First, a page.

Education

FIU suspends Greek life following trouble on other campuses

Florida International University President Mark Rosenberg sent a letter announcing that Greek activities would be suspended starting Jan. 1 for a month.
Florida International University President Mark Rosenberg sent a letter announcing that Greek activities would be suspended starting Jan. 1 for a month. File

Following the lead of other major college campuses, Florida International University announced Friday that it will suspend Greek life for at least one month starting at the beginning of 2018.

FIU President Mark Rosenberg sent a letter to students and employees announcing that activities from Greek fraternities and sororities would be suspended for a month starting Jan. 1. He cited “growing concerns” about Greek life at FIU and on other college campuses as the reason.

“I appreciate the work done thus far by Greek leaders who understand that the current state is not acceptable,” Rosenberg said in the letter. “I hope all members of the Greek community at FIU will join me in ensuring that we take this opportunity to establish and observe norms that are consistent with safe and respectful behavior that uplifts the community and provides a supportive culture of growth and tolerance.”

Rosenberg’s move comes after the deaths of fraternity pledges at campuses nationwide and at Florida State University.

FSU suspended Greek life indefinitely in November. Penn State, Texas State and Louisiana State universities have also suspended Greek life following the deaths of pledges after hazing and initiation rituals.

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The Phi Gamma Delta house was the first fraternity house to open on campus at Florida International University in 2001. Miami Herald File

The decision comes nearly two months after FIU suspended the Tau Kappa Epsilon fraternity when leaked screenshots of a group chat connected to the Greek organization showed anti-Semitic and rape jokes, non-consensual shared nude images of women, references to pedophilia and comments about a sorority member who died over the summer — among other offensive statements.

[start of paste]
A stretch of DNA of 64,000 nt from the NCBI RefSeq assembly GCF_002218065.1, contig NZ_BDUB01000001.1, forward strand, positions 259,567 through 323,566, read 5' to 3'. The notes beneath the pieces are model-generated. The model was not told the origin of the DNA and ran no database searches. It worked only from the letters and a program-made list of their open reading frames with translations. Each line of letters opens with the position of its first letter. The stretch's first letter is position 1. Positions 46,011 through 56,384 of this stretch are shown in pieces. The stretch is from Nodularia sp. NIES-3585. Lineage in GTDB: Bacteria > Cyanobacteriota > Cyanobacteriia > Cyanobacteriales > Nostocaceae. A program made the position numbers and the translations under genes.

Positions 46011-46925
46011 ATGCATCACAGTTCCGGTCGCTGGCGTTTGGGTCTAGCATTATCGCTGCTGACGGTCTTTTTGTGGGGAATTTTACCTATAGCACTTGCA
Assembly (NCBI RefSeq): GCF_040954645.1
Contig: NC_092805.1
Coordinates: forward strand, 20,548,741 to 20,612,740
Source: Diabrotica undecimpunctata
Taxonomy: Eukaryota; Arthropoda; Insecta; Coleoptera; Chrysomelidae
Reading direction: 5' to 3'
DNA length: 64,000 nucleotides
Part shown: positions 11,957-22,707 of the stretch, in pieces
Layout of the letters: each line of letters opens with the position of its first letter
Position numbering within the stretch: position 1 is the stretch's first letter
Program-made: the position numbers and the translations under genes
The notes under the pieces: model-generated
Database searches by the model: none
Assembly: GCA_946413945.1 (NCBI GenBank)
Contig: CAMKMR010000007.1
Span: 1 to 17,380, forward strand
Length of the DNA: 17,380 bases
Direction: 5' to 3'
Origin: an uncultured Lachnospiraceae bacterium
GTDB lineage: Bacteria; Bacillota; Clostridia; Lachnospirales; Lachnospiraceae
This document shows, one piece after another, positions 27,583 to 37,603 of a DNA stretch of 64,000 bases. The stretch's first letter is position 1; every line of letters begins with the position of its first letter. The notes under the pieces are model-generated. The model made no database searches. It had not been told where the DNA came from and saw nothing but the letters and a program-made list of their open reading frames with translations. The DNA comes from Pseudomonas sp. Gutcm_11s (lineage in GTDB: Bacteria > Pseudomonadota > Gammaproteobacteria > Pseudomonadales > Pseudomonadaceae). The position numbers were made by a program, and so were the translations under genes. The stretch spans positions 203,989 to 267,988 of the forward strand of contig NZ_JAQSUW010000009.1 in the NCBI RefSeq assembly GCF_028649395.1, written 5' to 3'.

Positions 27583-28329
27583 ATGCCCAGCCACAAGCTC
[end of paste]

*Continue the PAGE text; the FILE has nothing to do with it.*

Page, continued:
And four years ago, the Pi Kappa Alpha fraternity was suspended when a “private” Facebook page that included similar messages and photos of topless women, messages about drug sales and hazing, became public.

Larry Lunsford, FIU’s vice president of student affairs, said that while those groups behaved badly, the incidents are a chance to create new standards across the school’s 37 Greek organizations.

“Our goal is changing the culture but to also improve the system so alumni will be proud and not embarrassed by these articles and television reports of bad behavior by Greeks at FIU,” Lunsford said.

He said there will be meetings with alumni, students and the national chapters of the organizations with plans to submit recommendations to Rosenberg by the end of December.

The suspension will likely last only for a month.

“If it were extended, it would be because we didn’t reach a consensus or because one of the groups violated and decided to sneak and do something anyway,” Lunsford said.

The organizations will be allowed to hold chapter or council meetings and workshops to talk about the next steps, but all other activities will be suspended.

“The purpose of this pause in Greek activities is to allow time for the Greek community and university administrators to review and strengthen policies and procedures with the goal of enhancing safety and promoting behavior that is consistent with FIU’s values and our Student Code of Conduct,” Rosenberg wrote.

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